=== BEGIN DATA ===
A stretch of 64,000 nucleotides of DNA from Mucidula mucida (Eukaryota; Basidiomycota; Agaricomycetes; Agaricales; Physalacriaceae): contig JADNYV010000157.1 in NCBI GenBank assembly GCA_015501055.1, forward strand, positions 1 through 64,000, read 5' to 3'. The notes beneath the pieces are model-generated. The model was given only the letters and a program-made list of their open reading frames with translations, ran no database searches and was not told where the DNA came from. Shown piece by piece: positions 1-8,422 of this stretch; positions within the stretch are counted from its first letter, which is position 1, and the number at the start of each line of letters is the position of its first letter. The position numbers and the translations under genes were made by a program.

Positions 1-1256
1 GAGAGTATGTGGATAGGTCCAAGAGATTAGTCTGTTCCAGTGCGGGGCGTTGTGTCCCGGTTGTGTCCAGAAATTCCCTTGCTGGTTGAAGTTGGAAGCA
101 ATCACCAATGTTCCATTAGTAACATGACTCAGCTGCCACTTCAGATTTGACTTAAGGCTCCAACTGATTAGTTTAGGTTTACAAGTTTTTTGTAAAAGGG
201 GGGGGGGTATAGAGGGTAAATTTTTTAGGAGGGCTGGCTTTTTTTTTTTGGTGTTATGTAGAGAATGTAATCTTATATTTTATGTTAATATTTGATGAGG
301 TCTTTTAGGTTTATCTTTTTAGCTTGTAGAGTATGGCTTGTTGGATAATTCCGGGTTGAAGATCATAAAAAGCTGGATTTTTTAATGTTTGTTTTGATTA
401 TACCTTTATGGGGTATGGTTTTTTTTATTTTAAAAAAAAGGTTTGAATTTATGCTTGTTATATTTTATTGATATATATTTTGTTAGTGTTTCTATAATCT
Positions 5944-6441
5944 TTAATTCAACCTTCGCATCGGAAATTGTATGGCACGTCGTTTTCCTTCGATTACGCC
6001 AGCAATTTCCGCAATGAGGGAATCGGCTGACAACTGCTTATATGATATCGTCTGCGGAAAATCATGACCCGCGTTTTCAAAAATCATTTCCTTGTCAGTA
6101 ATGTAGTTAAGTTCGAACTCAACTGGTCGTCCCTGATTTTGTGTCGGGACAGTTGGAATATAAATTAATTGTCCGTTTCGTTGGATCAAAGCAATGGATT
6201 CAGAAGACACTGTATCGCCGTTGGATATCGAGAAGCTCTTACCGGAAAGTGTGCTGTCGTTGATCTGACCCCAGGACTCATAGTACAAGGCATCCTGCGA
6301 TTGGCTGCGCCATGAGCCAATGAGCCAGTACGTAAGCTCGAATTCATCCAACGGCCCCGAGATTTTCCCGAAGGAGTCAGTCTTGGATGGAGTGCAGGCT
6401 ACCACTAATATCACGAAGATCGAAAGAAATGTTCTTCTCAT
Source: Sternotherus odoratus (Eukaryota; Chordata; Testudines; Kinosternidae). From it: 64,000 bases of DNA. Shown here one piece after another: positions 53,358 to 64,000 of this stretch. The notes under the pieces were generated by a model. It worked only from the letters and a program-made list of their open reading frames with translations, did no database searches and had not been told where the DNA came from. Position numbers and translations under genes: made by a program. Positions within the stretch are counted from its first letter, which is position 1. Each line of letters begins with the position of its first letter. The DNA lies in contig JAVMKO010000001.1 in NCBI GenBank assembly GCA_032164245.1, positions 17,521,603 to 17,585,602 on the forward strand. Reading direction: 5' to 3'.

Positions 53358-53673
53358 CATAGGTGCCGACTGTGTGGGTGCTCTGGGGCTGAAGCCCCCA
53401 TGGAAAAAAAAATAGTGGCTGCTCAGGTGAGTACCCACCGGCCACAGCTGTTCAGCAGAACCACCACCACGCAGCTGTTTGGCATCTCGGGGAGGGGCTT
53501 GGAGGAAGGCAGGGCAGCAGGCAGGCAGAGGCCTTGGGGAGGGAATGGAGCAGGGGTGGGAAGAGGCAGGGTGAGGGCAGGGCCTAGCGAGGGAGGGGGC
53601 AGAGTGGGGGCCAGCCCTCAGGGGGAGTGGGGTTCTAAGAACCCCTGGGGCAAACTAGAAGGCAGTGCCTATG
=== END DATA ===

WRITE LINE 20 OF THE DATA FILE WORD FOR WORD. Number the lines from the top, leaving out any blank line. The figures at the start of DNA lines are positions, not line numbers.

53601 AGAGTGGGGGCCAGCCCTCAGGGGGAGTGGGGTTCTAAGAACCCCTGGGGCAAACTAGAAGGCAGTGCCTATG